As initially stated, guilty conscience cannot be averted when the propensity for it already occurred, but it’s the reactions that follow that is the bone of contention.

As expected from an emotionally mature person, when you notice inconsistencies in your moods or emotion, you observe it and try to find out what it is without necessarily trying to correct it, at least immediately . This is similar to when your conscience pricks you. Observe what it’s trying to tell you, monitor your reactions to it. Remembering not to act first.

Let me reiterate here that it’s difficult to but not impossible.

It will take constant mental training and practice to fully achieve these results. Even at that, you’re bound to relapse, therefore, make it a point of duty to pinpoint when your conscience is derailing by inculcating self-awareness and mindfulness, which are vital personal development tools.

You’re not alone. You’re a wonderful person. You have a conscience, which is the least trait most people in the world exercise these days. You’re conscientious. You care. These are some of the affirmations you should repeat to yourself when you’re about to berate yourself ceaselessly, or find it difficult to escape the loop.

Remove guilty conscience from the equation and watch yourself thrive in your personal growth and development journey.

Remove guilty conscience from the equation and watch your mind get freer to accomplishing better stuff you’re made of and for.

Remove guilty conscience from the equation and watch many aspects of your life get nourished.

Certain times when we display effects from a guilty conscience, we may be lucky to have a solid system or people that support us to show those aftermaths to, and willing to accept us back when we come back to our senses.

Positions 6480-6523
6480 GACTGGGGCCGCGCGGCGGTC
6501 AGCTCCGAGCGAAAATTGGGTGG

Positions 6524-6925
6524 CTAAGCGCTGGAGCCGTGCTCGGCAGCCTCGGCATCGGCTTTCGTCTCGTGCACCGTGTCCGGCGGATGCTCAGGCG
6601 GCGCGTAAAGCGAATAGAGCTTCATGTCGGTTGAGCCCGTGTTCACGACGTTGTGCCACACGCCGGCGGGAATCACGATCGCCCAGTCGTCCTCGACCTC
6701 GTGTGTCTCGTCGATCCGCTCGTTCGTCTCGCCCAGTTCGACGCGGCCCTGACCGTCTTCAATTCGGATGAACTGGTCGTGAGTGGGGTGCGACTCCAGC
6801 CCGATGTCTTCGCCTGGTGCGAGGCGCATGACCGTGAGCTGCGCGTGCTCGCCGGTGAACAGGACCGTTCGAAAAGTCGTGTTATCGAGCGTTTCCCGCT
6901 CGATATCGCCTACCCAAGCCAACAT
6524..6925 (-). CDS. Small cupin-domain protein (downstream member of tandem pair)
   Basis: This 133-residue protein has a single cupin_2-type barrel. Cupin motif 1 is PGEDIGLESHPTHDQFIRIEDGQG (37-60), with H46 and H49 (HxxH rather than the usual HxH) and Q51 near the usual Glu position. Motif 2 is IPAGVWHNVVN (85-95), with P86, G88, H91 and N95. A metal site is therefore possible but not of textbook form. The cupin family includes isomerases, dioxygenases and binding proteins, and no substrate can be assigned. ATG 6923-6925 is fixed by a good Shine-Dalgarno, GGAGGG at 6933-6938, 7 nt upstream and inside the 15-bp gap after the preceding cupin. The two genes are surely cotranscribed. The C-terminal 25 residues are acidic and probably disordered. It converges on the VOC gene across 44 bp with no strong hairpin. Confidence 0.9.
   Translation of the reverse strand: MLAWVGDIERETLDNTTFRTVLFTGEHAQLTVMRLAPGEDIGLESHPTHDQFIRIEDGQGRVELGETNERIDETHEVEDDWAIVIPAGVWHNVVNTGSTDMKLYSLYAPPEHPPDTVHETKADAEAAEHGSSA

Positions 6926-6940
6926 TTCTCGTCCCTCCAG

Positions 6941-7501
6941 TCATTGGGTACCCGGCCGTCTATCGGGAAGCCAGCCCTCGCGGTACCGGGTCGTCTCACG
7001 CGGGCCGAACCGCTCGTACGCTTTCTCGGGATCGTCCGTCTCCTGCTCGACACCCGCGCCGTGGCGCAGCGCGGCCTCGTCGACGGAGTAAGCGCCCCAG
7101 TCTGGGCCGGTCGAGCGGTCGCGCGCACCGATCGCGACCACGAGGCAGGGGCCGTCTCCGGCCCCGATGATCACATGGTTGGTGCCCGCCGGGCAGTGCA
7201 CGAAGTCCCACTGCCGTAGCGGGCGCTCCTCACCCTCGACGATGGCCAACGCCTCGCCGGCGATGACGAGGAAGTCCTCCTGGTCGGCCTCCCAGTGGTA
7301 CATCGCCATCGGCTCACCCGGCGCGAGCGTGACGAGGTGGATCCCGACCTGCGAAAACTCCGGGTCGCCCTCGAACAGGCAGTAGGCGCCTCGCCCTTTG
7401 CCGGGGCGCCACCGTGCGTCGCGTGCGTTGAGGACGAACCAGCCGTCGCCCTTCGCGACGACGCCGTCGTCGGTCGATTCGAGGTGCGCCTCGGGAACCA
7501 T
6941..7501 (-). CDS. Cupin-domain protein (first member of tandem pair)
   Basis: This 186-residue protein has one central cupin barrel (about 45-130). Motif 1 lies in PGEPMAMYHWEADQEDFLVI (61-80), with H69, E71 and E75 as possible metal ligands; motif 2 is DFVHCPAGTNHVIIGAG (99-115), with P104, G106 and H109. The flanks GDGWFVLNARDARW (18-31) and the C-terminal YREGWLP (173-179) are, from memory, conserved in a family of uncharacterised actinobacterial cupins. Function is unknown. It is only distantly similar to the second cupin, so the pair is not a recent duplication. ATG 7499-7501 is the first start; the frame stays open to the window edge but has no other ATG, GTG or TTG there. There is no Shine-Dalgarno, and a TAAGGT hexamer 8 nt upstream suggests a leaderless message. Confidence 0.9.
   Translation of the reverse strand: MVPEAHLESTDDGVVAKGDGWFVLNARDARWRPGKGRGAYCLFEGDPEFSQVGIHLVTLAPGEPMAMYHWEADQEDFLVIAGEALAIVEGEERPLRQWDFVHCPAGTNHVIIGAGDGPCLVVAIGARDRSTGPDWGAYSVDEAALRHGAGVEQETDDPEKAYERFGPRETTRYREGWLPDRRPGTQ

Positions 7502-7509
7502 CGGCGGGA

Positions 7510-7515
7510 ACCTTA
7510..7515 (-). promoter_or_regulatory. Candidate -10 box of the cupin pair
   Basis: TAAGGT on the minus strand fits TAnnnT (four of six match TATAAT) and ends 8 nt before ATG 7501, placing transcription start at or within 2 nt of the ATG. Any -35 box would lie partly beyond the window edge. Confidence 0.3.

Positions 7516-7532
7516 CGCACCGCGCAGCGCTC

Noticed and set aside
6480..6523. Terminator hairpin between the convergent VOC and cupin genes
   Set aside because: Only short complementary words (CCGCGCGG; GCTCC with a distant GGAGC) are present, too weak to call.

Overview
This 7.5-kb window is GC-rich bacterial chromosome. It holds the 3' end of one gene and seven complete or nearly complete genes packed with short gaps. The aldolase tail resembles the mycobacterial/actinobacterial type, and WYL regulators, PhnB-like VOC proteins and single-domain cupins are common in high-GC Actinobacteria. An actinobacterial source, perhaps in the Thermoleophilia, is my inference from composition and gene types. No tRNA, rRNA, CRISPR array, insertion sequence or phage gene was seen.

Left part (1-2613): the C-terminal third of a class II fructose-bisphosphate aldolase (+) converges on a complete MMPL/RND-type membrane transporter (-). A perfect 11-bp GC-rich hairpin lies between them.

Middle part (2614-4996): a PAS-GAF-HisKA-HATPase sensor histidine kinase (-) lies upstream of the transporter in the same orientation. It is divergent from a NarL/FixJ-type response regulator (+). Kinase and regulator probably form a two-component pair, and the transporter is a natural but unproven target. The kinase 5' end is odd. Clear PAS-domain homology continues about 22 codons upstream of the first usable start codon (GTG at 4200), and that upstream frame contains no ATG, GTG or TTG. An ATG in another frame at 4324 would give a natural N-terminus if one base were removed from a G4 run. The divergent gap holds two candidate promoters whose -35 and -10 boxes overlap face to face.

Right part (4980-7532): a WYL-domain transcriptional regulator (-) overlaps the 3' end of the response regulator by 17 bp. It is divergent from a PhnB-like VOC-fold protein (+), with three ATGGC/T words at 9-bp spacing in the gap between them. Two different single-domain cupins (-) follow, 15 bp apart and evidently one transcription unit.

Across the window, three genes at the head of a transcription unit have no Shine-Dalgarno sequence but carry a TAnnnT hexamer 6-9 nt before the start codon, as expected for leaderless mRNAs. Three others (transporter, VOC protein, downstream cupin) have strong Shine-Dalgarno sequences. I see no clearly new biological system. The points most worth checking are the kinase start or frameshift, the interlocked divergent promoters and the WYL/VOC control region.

For instance, it could be in a relationship where you find yourself with someone who gets who you are, devoid of what you do from time to time, such a person is willing to be supportive of you when you derail and return back to your usual self. Such a person would not add to the cascade by blaming you more. And when you find such a person, reciprocate that manner of love and understanding towards them, and if worth it in other areas too, hold them tight.

What I mean in essence is that having a solid support system around you when you go off like this is beneficial to your sense of return as opposed to the toxic ones that will try to tear you down.

Once you have a solid support system, utilize them. Don’t feel bad too for doing so. They understand you’re on a journey and that journey requires you to keep going back and forth, until you reach your destination.

They know that all you need is support and compassion, and that you’ll get there. Use them. Get well, notice all the signs, and correct your ways.

And when you get to the final bus stop, don’t forget to include them in your acknowledgments.

Don’t forget to embrace and treat them right.

Don’t forget to do the same for the next person, — as a conscientious and/ or good person that you are.